The Ghan passes through several key tourist spots on its way from Melbourne to Adelaide, including Geelong, the sandstone ranges of the Grampians, Victoria's wheat district and Bordertown. We arrived in Adelaide shortly after 10am and disembarked to explore the local sights for five hours before starting the final leg of the trip. There's a choice of tours but we decided to hit the local shopping strip before enjoying a long lunch in one of the city's many restaurants. The most scenic leg of the 2387km journey is from Adelaide. The lush green coastal vegetation rapidly turns more scrub-like as we pass by spinifex plains and salt pans across to the rugged MacDonnell Ranges.
Just in case of monotony, I had brought some books. A conductor took a bet that I would not get through one. He won. It is amazing how satisfying it is simply to watch the landscape, the changing colours of the sky and the sunset.
Most travellers watching their budget choose the day-nighter cars with reclining seats. But for those wanting a proper bed, sleeper cabins are available with almost all the facilities of first class, the only difference being they have to share a bathroom.
Overseas travellers are expected to make up the bulk of passengers on the Ghan when it embarks on a new route to Darwin. Construction on the long-awaited link has started and is expected to be completed by early 2004.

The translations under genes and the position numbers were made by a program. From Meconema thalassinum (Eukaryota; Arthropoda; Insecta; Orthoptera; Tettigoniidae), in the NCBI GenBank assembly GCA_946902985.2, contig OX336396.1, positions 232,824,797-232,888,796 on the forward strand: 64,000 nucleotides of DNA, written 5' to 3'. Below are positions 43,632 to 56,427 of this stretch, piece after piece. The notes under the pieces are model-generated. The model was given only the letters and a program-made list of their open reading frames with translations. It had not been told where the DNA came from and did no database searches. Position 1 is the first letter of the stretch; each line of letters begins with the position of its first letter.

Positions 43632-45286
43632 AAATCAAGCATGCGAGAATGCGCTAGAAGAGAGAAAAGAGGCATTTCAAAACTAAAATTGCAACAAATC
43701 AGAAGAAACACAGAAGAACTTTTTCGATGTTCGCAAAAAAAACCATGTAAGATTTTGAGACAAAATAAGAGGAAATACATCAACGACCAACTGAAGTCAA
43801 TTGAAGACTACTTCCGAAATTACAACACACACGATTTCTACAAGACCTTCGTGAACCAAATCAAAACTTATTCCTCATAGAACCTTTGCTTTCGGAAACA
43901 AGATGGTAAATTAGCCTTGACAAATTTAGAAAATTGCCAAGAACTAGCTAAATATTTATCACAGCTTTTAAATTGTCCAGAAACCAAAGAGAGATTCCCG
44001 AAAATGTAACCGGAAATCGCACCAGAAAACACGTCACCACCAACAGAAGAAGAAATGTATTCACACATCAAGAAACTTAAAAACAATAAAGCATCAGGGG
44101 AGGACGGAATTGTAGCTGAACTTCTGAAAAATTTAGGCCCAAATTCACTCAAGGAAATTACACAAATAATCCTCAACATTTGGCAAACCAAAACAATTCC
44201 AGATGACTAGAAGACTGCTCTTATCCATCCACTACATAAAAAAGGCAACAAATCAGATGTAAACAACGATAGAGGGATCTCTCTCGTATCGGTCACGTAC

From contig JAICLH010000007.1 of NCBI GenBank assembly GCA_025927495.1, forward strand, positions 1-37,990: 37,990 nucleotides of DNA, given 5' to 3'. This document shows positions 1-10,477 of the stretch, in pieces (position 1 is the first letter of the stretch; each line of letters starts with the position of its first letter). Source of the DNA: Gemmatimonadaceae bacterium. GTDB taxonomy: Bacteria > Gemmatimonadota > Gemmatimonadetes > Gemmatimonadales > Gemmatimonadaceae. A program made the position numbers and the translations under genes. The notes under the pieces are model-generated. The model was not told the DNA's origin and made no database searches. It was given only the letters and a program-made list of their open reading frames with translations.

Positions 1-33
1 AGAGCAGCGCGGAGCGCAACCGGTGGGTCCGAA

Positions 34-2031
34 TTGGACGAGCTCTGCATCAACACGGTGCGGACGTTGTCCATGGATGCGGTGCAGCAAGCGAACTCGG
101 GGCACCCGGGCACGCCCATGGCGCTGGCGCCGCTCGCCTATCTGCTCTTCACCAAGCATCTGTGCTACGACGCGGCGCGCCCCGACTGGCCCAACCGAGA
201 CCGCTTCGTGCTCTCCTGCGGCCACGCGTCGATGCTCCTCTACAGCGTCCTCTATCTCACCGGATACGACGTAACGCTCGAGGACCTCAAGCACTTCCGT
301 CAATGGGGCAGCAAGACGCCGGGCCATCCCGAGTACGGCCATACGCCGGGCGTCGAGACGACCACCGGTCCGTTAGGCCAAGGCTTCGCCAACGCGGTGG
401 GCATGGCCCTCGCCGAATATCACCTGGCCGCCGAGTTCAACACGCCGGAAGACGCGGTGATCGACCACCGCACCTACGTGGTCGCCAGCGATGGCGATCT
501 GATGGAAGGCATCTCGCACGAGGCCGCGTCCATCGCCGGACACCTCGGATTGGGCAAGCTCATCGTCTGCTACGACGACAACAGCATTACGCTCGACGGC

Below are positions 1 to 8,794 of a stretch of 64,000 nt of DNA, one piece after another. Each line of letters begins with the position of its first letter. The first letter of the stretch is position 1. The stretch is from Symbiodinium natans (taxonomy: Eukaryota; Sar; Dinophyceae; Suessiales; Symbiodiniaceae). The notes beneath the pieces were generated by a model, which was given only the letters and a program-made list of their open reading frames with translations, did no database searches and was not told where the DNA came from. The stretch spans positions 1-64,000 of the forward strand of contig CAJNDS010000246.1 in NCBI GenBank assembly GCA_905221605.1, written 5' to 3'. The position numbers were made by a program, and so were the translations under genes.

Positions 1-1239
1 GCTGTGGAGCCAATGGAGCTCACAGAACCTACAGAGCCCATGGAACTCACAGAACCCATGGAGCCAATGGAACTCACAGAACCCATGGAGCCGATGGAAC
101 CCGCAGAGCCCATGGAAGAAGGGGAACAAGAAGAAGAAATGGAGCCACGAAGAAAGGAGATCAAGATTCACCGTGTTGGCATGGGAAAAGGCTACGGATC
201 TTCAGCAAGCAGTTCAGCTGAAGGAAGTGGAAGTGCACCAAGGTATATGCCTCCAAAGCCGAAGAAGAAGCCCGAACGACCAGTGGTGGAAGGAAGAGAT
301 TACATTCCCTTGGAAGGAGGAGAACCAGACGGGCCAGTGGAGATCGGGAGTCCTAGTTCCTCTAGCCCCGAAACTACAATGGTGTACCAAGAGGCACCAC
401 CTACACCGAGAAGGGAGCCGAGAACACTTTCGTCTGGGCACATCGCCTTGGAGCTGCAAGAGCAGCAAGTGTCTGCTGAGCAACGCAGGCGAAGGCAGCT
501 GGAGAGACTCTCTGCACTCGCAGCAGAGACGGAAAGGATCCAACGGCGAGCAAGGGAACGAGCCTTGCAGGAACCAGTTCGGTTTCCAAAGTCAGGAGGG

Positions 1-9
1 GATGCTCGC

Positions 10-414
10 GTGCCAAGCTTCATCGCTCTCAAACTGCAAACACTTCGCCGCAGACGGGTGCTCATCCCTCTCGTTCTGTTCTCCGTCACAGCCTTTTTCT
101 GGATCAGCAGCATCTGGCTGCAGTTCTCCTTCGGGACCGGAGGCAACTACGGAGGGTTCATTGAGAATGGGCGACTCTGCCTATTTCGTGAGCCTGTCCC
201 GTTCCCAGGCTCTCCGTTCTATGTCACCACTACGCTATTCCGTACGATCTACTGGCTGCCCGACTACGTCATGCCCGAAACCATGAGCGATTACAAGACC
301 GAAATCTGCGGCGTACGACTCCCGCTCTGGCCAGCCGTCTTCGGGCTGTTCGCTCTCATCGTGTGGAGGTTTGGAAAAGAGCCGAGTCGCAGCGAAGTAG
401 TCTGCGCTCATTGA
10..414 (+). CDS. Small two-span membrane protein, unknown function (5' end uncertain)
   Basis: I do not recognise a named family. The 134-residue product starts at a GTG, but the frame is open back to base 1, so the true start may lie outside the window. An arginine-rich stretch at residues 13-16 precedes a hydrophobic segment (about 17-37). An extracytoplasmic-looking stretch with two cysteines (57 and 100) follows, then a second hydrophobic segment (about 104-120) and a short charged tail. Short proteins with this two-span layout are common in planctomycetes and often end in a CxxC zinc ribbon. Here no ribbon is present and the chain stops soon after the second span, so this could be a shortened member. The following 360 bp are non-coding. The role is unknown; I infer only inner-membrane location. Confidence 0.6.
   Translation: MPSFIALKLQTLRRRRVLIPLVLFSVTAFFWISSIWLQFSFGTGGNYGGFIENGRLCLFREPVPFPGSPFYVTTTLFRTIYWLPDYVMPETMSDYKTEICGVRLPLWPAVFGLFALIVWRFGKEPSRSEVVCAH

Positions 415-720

A Top End Club has been established to register the names of people who want to be first on the Ghan's historic first crossing to Darwin. But for us, when the Ghan rolled into the Alice Springs station at 10 am, everyone disembarked to begin the next leg of their outback adventure - everyone, that is, except Frank.
Our writer Linda's outback travel tips
- Drink lots of water. It can get hot in the Territory at any time of year. Drink at least eight glasses of water daily and carry plenty of water with you whenever you are walking, climbing or cycling - at least two litres for every one hour of activity.
- Fossicking. Prospecting is a Territory tradition and all you need is a fossicker permit to go on your own quest for agate, amethyst, garnet, jasper, zircon, and of course gold. For permission to fossick on freehold land and mineral leases you must ask the owner or leaseholder. Individual fossicking permits are not required if you are on a tour.
- Crocodiles. The need for caution and commonsense cannot be stressed too strongly in areas containing, or suspected of containing, the dangerous saltwater crocodile. Despite its name, the saltwater crocodile is equally at home in both salt and fresh water and is often found considerable distances from the coast and estuarine river systems.
- What to wear. You should dress in cool protective cotton clothing, a wide-brimmed hat and sturdy shoes. Sandals are not appropriate and can be hazardous in some situations, including slippery rocky terrain around watercourses.